Coach Luke set to nurture town’s top tennis talent

0
Have your say

Former British tennis star Luke Milligan hopes to nurture the talent of Eastbourne’s young tennis stars after being appointed head of performance at Eastbourne Sports Park Tennis Centre.

The ex-professional, who coached teenager Laura Robson in his time at the Lawn Tennis Assosciation, has expressed his delight in moving to Eastbourne to coach up and coming youngsters.

Eastbourne Tennis head of performance Luke Milligan

Eastbourne Tennis head of performance Luke Milligan

Milligan will team up with director of Eastbourne Tennis, Matt Edwards to deliver experienced coaching sessions and further develop junior tennis players’ progression into the senior game.

Following the 37-year-old’s career as a player which saw him reach the third round of Wimbledon in 1996, the tennis enthusiast began a career as a coach which has seen him at Roehampton for the past seven years.

Milligan said, “These last few years I’ve been focussing a lot more on the performance side of things so I’m going to be helping Matt out with some of the kids who are looking to play some high level tennis and together I think we’ll do a pretty good job down here.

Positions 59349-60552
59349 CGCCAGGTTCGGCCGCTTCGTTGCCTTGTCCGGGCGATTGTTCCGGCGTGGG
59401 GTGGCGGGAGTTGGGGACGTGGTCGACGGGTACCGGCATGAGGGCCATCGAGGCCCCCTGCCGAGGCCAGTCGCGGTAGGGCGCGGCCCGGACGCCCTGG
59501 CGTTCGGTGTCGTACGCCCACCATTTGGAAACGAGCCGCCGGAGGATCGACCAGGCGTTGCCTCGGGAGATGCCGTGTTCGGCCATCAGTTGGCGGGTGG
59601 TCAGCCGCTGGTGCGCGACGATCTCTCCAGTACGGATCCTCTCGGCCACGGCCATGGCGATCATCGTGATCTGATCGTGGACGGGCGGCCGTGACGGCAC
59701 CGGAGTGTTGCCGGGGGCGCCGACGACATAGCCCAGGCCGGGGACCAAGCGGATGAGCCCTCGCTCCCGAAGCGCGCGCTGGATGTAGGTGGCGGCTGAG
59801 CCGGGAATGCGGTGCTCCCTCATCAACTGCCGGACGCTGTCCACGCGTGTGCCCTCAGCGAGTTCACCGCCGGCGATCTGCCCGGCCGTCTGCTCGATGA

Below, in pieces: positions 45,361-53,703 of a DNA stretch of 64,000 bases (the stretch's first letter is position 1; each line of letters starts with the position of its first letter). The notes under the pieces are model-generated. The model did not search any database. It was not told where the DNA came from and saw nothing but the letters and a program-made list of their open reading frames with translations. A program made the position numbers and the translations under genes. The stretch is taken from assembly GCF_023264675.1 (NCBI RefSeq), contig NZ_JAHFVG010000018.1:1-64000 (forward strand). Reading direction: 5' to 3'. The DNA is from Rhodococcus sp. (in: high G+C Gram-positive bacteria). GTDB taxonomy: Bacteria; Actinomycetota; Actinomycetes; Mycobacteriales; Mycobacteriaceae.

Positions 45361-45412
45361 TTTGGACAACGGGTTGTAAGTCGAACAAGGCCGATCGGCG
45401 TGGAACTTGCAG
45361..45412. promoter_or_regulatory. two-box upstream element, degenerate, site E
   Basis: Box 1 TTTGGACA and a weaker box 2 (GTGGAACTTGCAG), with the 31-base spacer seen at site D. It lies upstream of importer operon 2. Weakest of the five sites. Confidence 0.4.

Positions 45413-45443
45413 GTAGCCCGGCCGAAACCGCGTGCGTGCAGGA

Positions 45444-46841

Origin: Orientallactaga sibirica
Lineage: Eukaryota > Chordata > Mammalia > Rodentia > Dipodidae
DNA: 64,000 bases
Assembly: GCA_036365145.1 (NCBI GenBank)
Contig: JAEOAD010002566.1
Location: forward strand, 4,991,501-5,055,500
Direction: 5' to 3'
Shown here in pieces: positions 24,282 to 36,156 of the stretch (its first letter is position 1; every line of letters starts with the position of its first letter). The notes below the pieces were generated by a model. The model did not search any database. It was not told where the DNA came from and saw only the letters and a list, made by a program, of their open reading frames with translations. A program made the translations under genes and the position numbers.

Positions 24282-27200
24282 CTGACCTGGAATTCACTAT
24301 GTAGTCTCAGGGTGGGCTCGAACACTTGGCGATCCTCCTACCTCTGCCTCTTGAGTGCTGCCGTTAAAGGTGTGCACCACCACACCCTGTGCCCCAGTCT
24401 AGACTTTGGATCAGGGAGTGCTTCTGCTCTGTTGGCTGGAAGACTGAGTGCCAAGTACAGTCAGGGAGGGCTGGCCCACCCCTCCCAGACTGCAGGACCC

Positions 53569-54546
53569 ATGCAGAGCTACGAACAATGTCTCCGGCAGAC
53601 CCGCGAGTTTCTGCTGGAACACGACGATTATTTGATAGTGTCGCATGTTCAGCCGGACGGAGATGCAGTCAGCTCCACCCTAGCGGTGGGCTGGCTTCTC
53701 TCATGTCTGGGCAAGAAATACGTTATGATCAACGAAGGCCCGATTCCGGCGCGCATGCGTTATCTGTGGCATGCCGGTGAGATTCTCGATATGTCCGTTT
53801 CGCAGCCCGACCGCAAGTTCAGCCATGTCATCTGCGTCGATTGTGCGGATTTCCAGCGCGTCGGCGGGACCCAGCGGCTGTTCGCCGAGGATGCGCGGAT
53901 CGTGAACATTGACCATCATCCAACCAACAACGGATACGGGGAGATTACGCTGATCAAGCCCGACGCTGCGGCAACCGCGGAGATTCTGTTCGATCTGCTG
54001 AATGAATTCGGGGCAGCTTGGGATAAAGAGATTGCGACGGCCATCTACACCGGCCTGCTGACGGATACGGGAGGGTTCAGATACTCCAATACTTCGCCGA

“I’ve had a lot of opportunities to spend time working with top coaches including the likes of Nick Bollettieri, Sven Groeneveld, Nick Saviano, Nigel Sears and that’s given me a good grounding. I’ve learnt a lot from them.”

Milligan helped British starlet Robson climb 100 places in the rankings and qualify for the US Open and he’ll be hoping he can emulate that success with Eastbourne’s young tennis players.

Some of the players have already had an immediate impact on Milligan after him being there just weeks.

He added, “It’s been interesting coaching some of the Mini-tennis Red and Mini-tennis Orange sessions and there’s a few really talented kids so hopefully we’ll see them pushing on and doing well.”

Milligan emphasised that for children starting out in tennis at an early age the most important thing is to enjoy it.

“They need to learn the really simple things first and enjoy doing it. It can be tough and arduous at the age of 11 or 12 and that’s not a good sign. Don’t be scared to enjoy it. Keep the fundamental things right and you can progress from there.”